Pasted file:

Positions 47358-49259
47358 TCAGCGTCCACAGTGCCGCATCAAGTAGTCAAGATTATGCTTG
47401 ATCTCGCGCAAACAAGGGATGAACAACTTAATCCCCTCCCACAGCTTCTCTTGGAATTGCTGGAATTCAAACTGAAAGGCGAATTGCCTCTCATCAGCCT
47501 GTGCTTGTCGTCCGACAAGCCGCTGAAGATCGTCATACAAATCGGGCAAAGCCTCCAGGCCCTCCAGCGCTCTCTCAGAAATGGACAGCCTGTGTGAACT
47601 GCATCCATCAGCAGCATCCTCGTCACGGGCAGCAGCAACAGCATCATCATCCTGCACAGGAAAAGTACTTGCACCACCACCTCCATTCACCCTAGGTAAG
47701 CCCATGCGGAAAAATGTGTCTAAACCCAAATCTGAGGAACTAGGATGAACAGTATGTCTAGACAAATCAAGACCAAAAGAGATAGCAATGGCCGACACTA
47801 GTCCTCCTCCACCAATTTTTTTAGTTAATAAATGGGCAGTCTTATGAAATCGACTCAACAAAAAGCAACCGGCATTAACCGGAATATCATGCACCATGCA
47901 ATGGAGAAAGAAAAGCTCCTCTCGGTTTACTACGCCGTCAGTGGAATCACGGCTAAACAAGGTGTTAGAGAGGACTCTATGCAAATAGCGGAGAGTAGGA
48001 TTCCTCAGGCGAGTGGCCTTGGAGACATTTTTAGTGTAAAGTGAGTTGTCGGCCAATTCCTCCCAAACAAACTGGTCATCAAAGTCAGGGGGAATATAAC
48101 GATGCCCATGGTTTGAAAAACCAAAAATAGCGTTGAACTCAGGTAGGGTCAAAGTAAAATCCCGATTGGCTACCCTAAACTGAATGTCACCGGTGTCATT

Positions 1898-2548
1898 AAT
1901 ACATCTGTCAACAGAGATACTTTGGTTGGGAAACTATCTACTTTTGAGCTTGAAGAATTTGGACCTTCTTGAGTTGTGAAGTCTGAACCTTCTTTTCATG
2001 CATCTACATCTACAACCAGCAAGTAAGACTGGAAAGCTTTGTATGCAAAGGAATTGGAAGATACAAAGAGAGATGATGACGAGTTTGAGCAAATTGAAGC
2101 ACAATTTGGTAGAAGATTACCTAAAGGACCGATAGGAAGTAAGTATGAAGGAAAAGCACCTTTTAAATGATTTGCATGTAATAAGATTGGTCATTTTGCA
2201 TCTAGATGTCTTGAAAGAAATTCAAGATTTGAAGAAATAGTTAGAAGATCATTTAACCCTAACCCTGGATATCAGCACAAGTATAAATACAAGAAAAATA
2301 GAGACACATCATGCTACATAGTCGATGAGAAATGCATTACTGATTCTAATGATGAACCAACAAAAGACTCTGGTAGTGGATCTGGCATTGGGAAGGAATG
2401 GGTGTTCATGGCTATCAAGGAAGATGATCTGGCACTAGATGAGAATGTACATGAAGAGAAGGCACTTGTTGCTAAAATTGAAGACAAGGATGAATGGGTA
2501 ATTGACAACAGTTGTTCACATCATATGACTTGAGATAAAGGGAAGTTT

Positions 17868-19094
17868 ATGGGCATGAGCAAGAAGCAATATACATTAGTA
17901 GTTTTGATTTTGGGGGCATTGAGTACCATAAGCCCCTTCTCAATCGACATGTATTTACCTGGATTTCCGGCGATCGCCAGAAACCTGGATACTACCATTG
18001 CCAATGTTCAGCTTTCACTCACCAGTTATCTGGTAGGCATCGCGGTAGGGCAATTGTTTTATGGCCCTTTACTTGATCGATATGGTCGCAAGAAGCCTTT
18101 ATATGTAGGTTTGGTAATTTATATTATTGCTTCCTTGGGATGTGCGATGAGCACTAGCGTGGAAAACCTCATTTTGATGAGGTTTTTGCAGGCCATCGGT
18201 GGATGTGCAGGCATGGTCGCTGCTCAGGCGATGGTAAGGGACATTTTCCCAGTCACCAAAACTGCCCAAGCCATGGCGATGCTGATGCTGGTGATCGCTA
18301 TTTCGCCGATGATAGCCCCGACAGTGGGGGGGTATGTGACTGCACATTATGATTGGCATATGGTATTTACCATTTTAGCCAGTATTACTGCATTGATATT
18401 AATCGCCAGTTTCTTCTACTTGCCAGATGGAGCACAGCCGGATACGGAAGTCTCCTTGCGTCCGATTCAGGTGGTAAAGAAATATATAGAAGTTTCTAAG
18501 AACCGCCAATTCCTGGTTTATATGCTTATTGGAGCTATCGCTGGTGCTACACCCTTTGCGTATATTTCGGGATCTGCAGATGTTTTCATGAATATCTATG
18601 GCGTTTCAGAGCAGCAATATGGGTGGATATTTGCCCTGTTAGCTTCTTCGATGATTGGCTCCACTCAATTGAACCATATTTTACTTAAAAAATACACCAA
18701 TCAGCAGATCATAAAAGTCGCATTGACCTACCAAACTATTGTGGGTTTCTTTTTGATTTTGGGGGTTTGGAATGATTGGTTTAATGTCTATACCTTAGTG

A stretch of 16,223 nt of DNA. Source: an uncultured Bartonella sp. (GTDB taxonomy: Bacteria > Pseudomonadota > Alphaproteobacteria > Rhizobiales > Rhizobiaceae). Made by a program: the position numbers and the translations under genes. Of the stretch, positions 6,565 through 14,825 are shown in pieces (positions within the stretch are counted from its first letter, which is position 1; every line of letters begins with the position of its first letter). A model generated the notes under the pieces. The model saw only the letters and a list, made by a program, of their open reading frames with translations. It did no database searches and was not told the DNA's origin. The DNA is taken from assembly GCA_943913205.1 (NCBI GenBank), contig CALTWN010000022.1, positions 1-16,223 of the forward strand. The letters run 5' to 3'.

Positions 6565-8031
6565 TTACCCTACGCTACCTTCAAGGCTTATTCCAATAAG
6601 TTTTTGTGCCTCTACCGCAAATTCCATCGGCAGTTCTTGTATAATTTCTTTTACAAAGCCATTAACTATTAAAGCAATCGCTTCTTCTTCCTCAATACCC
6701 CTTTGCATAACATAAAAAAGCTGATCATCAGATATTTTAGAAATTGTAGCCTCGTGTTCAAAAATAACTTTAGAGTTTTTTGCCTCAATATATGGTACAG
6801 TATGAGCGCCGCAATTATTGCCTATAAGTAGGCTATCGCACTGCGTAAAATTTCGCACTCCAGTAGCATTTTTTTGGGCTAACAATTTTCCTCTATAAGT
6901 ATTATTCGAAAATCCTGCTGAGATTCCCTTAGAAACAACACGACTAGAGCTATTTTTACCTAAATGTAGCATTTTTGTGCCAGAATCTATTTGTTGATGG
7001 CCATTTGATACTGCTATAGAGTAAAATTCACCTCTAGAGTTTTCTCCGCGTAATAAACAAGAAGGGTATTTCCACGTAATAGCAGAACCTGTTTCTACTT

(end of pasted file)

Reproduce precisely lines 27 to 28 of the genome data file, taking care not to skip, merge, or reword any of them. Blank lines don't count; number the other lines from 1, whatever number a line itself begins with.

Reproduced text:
18401 AATCGCCAGTTTCTTCTACTTGCCAGATGGAGCACAGCCGGATACGGAAGTCTCCTTGCGTCCGATTCAGGTGGTAAAGAAATATATAGAAGTTTCTAAG
18501 AACCGCCAATTCCTGGTTTATATGCTTATTGGAGCTATCGCTGGTGCTACACCCTTTGCGTATATTTCGGGATCTGCAGATGTTTTCATGAATATCTATG